Mellah, the jewish neighborhood in the medina of Morocco
According to an article from Arab Studies of Complutense Editions, the central or medinas neighborhoods in the Moroccan cities were characterized by the coexistence of various religious cultures where they participated in the life of the neighborhood peacefully. In addition to the Muslim zone, mostly in the cities, jews were forced to reside in a neighborhood surrounded by a wall. Known as “mellah”, the jewish quarter was created in pre-colonial Morocco and was changing as the ruling dynasty changed creating a different and exclusive neighborhood for Jews, or also known as “dhimmi minority.”
Both neighborhoods, the Jew and the Muslim, formed a coexistence structure although this relationship is only recognized by scholars who, they say, mellah became a “specific” part of the neighborhoods where the heterogeneity of the Moroccan society of the time.
Mellah was characterized, despite the prevailing muslim context, because the jews enjoyed freedom for their religious practices and administrative autonomy. The structure of the neighborhood, although it was inspired by the muslim medina, used to be more regular, limited because they had no possibility of expansion, which resulted in height development, more population and perhaps the worst condition, unhealthiness.
According to the researchers, during the time of pre-colonial Morocco and the founding of the state of Israel there were 300,000 jews of which there are currently only approximately 3,000 family groups.
Each new dynasty, politically protected these Jews by creating exclusive neighborhoods for Jews who, under Islamic law, were under the protection of the Sultan of each moment, which led to the emergence of a suspicious Muslim identity of the Jewish community for this proximity to the power.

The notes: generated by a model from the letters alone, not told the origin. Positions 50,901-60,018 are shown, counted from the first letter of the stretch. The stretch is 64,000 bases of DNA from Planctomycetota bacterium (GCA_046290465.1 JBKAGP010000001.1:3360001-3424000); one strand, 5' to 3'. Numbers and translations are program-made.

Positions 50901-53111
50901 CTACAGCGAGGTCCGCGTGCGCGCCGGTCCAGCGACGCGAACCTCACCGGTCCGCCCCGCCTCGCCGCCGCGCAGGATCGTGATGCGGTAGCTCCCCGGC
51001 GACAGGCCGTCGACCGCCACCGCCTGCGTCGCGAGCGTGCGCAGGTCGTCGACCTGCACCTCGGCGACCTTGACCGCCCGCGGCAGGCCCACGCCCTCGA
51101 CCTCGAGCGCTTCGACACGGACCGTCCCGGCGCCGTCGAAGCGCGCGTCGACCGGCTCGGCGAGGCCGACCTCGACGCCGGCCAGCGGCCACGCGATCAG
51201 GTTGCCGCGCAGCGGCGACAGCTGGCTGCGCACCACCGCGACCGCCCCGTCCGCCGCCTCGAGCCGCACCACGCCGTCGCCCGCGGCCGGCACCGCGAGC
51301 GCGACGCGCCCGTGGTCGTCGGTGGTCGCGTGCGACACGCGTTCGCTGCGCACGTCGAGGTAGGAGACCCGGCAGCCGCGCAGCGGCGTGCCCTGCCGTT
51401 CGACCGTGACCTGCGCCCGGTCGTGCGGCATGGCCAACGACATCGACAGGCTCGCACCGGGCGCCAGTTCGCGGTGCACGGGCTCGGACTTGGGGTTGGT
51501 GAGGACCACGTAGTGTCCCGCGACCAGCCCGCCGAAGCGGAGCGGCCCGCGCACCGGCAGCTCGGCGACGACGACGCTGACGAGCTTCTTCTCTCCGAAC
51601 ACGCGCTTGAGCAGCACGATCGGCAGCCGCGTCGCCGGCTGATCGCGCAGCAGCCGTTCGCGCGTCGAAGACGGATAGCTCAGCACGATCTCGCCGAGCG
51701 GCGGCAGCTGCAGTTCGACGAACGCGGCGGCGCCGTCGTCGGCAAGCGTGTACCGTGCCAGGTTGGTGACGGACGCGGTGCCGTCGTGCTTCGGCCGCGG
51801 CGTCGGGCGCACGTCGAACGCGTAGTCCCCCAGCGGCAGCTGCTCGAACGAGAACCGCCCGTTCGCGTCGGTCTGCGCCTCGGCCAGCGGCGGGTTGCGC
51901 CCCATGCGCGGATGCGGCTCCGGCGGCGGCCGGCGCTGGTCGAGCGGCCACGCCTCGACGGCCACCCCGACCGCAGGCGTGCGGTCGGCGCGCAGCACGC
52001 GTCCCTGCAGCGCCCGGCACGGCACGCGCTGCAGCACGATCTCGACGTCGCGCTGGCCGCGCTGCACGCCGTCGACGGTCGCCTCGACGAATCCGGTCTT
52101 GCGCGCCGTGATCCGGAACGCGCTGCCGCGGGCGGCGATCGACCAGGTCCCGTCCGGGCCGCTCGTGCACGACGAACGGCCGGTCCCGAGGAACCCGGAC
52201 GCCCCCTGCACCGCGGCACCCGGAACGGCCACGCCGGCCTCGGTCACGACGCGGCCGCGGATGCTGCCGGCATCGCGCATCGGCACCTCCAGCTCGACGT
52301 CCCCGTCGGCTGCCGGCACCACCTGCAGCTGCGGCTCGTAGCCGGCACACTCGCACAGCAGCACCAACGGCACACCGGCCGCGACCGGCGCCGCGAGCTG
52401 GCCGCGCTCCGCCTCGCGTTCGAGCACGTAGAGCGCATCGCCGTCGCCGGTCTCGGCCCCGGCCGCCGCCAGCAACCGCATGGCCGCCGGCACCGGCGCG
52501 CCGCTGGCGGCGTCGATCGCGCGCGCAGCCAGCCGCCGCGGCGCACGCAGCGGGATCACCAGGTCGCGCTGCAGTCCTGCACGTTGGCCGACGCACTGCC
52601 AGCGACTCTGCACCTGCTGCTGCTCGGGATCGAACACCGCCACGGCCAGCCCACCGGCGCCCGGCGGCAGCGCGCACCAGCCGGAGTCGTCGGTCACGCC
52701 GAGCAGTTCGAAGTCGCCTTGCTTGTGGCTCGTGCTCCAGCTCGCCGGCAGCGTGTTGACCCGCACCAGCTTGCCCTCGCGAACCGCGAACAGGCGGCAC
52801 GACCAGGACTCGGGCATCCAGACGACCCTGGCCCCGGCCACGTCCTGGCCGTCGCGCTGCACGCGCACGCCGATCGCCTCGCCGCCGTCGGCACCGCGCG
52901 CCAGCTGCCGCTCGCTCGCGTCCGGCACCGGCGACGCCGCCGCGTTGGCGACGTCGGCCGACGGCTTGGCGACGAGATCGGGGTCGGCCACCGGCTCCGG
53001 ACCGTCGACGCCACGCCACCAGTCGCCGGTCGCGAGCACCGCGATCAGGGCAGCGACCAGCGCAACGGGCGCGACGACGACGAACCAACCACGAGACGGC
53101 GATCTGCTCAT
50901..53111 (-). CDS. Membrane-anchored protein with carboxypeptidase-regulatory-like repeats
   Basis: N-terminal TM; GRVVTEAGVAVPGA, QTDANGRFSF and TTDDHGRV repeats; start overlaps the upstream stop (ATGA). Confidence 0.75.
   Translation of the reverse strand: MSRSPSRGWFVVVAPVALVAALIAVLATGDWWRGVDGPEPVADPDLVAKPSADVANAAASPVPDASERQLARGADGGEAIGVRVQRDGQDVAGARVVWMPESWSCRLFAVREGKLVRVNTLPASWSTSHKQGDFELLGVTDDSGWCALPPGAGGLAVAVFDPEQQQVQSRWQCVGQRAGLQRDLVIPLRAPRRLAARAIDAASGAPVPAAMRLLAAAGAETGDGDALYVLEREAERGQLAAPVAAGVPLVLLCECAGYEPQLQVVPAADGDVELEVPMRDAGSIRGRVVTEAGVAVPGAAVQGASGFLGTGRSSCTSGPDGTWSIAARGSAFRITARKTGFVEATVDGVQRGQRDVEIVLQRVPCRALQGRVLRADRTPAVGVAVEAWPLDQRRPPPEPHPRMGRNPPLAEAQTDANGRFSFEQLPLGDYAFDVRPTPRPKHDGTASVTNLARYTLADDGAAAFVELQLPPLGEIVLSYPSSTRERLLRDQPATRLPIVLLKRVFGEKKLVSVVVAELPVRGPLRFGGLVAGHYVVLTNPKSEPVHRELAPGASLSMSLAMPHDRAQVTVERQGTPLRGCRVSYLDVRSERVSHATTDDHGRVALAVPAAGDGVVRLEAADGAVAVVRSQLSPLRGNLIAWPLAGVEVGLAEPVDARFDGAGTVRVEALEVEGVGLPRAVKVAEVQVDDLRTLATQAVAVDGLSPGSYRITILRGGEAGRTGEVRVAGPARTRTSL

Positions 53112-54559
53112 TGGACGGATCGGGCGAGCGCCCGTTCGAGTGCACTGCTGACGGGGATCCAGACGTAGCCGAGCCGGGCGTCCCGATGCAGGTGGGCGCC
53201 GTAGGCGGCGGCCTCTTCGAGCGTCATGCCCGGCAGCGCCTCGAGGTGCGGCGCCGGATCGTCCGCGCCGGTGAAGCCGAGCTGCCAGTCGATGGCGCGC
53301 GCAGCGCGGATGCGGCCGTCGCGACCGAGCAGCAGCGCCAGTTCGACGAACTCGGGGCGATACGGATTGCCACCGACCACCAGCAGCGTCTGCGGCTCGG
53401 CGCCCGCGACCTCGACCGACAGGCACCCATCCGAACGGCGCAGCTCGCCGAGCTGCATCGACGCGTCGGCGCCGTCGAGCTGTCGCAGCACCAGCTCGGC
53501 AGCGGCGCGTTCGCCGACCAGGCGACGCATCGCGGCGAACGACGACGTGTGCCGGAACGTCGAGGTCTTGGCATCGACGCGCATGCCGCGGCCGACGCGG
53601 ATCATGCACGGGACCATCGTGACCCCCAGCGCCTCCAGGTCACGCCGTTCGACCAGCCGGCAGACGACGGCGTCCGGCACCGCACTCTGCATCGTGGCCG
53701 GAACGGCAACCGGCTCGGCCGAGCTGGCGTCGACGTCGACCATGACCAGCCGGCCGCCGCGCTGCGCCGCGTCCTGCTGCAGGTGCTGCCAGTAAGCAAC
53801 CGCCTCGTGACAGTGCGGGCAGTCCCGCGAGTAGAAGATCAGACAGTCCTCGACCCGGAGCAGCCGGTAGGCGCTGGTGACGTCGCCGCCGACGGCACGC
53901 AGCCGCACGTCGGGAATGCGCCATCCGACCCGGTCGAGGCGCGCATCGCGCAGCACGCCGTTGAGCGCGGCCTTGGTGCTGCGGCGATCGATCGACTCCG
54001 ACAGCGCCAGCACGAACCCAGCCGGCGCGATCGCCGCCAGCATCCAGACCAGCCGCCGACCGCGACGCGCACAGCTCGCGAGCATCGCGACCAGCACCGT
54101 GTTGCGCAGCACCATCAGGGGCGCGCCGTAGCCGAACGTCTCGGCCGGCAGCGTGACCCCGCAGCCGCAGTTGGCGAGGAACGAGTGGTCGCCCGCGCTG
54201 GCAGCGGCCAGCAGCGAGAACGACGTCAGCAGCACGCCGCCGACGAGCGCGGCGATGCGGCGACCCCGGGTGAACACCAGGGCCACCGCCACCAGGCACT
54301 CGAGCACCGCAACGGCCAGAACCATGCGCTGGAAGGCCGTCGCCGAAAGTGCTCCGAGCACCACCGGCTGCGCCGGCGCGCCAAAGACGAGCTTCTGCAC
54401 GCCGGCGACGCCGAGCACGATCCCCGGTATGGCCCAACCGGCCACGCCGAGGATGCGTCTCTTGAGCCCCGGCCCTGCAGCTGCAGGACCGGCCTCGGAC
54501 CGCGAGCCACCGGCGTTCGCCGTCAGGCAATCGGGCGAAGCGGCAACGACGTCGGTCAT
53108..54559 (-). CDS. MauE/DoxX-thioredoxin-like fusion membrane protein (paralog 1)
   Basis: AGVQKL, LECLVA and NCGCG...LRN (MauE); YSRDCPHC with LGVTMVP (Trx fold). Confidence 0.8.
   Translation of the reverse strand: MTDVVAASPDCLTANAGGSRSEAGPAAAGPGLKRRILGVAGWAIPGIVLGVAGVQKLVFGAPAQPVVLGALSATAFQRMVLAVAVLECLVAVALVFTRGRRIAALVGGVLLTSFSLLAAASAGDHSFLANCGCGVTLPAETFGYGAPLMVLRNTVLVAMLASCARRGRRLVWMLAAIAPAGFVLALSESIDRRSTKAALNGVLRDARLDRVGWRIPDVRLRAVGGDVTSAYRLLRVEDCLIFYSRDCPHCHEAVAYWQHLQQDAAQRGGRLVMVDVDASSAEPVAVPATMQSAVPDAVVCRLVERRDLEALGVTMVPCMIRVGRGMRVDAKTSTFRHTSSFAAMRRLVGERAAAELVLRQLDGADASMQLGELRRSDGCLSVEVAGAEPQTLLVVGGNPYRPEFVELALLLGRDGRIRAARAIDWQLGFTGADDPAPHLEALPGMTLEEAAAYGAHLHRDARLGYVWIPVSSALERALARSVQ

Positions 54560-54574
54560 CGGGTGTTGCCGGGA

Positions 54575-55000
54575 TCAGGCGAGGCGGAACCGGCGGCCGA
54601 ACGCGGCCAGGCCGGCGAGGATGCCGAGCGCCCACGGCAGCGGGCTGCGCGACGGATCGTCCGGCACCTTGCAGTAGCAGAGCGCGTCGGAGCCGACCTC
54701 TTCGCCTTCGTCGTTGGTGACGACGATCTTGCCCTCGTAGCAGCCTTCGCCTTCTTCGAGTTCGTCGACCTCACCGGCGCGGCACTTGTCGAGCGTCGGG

Currently, the main mellahs are integrated in the cities, although their role in the medina has always been crucial in understanding the reality of the Moroccan medina for centuries.
On the morphology of the so-called “Islamic cities”, Jean Sauvaget, made a study on the plan of the Moroccan city defined by this as “a set without a clear urban order.” However, one of the keys to understanding the medina is the mellah, defined by theorists as the “non-Muslim” and therefore the “secondary” regarding the organization of the city. Mellah is a Moroccan initiative that currently names everything conceived as “the jewish” in Morocco. Thus, what is considered Jewish is related to minorities but without being integrated as another component in urban studies of the history of the medina as a civil and social organization, according to researcher Masatoshi Kisaichi. For example, the historian Germaine Ayache used the term “mellah-guetto” to refer to the organizational discrimination of Jews in Moroccan populations.
Finally, the colonial trend of the twentieth century resulted in the homogeneous evolution of both cultures in the structural space of urbanization, integrating minority and majority neighborhoods in the urban fabric of the medina.